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  3. (anonymous-sorry) I only started reffing USR S&S a week ago with a new group, we played through Shrine of the Keepers (tense and bloody) and I'm impressed how there are enough rules to support the genre without fiddly bits or gimmicks (I owe you a review). I'm glad you're sticking to the core rules (as you they, they work really well) and the additions sound interesting - Xoth is a sound and rich setting, and mass combat based around the characters sounds totally appropriate.

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    1. Sean, thank you very much for considering writing a review for USR Sword & Sorcery. Honest reviews of your game stuff is as rare as a really good adventure.

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    2. I worked up the game after trying to find what I was looking for off the shelf. I take that back, Chaosium’s Stormbringer can work in a pinch. But I wanted something divorced from an established setting. I looked at BoL, and Crypts and Things but I thought too many fiddly bits and gimmicks. I did not want to write a game, I wanted to play a game and test out my ideas of what made for a good roleplaying game and what made for “best practices” as a Game Master. I narrowed my choices down to Savage Worlds and Scott Malthouse’s free generic rules USR. I noticed USR did the different dice thing like Savage Worlds but managed to contain all the granularity I would want without all Savage World’s fiddly bits. It did mean I would have to write the rules of game more or less because USR was a generic set of rules. It wasn’t going to tell you what the modifiers were going to be for a man on horseback attacking a man on foot. I wasn’t even sure if these kinds of distinctions were even important? I did know I wanted to have simultaneous combat. That was the only thing I was certain, but what did that even look like? Fortunately, USR would give me the room to experiment with and was so well thought out it didn’t fall apart in front of my eyes. Classic Traveller has simultaneous combat so I could see that it can be done, had been done. Contested actions and non-contested actions was clear the only two types of actions I needed to adjudicate any and all game results. The different dice and the simple rules for specialisms gave all the probability spread I would need. Plus, players only have three attributes and one derived stat, Hits. Which would mean players would have to think up stuff instead of looking for some “Feat” or crunchy bonus combination to game the to hit roll. I wanted players focused on the action at hand. The fact players could create their own Specialisms at the front end, only three of them, was a pretty wide-open opportunity for a player to customize their character to their hearts content.
      I had one design principle, no additional rule to the game if it did not serve a genre conceit. Outside of my original version of a “meta-currency” being healing through carousing, but you have to have cash to do it, and if you have cash and you don’t want carouse you need to make an Ego save to not spend it, everything else in the game fell together because Scott’s generic rules lite system was so solid. He really knows how to design mechanics in service of a roleplaying game with very few “notes”.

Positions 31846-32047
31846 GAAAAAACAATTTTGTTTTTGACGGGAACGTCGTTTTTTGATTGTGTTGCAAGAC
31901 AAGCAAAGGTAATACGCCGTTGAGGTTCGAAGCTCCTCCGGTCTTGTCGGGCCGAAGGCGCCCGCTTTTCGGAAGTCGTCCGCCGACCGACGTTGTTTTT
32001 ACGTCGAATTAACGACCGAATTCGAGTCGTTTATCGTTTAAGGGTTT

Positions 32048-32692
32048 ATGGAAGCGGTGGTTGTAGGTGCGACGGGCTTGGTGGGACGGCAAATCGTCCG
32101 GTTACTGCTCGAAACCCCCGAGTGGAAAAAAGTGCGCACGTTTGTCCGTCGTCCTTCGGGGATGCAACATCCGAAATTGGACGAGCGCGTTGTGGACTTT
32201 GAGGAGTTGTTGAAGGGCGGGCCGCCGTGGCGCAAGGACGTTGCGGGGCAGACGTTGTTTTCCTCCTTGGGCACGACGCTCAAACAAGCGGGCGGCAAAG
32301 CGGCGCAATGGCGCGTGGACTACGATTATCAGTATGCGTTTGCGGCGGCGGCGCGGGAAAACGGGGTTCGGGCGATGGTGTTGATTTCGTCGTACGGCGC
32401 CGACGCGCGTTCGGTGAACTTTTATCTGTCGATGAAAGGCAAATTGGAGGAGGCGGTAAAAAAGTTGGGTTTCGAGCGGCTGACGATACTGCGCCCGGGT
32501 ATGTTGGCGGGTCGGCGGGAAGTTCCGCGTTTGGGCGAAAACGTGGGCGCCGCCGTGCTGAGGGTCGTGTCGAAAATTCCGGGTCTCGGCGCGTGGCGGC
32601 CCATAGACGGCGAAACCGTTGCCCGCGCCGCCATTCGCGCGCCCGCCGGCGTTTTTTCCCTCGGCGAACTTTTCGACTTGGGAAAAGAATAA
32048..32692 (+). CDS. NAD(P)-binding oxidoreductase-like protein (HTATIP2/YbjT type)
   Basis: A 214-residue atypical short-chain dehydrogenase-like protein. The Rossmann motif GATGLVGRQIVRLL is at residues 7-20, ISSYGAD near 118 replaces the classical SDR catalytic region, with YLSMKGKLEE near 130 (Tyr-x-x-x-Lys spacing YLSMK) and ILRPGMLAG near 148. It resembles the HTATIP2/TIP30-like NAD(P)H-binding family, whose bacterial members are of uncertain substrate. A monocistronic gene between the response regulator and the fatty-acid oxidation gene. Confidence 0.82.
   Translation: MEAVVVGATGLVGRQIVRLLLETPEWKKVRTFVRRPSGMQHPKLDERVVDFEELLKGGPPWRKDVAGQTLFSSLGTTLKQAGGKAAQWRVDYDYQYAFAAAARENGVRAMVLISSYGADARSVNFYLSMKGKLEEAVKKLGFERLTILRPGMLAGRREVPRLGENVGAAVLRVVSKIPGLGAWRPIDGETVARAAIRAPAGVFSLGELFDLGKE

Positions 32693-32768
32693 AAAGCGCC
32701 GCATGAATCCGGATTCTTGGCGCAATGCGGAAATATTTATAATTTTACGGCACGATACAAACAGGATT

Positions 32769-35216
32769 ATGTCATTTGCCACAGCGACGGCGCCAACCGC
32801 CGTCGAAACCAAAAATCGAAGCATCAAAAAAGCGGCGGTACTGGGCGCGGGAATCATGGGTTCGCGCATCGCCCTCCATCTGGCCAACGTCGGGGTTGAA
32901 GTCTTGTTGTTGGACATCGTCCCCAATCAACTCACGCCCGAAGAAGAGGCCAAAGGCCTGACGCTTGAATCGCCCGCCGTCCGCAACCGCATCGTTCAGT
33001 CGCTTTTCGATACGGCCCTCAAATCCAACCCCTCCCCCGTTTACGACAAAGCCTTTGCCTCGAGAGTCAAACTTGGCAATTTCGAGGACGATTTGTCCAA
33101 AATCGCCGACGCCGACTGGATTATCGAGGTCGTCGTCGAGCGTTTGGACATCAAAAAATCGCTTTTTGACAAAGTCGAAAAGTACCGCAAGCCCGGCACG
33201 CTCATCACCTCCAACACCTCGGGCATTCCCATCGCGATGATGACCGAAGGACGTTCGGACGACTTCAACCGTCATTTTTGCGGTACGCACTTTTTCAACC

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    3. It stood up to my tinkering without falling apart or being bastardized into an unworkable mess. I was really surprised how the combat components I decided to include, my chrome if you will, seemed to stand up when I played the rules out with all the different situations I thought someone might do in a Sword & Sorcery fight. I really thought the elements I wanted to use would make the whole game experience lame. Once again, a testament to Scott’s design genius with the generic USR rules. Then I managed to get three to six players to play test it in a two- and half-year campaign in the world of Xoth. One player was my brother who didn’t game at all, one was a dedicated FATE player and the other four were all OSR junkies. And I found what you have just found, for some reason this set up all works in service of a Sword & Sorcery game like the one I wanted to play! Then random people I never met started using it and critiquing it and I was really stunned that what I wrote down for very specific reasons was exactly, without confusion, picked up by other users of the game. It is one thing to run a home brew game with rules you wrote yourself. Even if I didn’t write a rule covering a situation, I knew what I was after and could make the game serve my needs. But people I never met saw the same thing I did and had the same experience I did. Even the criticism it would get was right on point with the deficiencies I considered the game had. So being able to articulate a vision that strangers could understand has been the most rewarding part of the whole process. I have link to the first episode of Hobbs and Friends of the OSR where the guest gives a detailed accounting of the playtest years. This at least gives the curious an unbiased opinion on the game’s merits.

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  4. Super cool to hear that Sword & Sorcery is still a living rule set which changes with feed back and experience and is still being built upon. Great to hear that the World of Xoth is now official.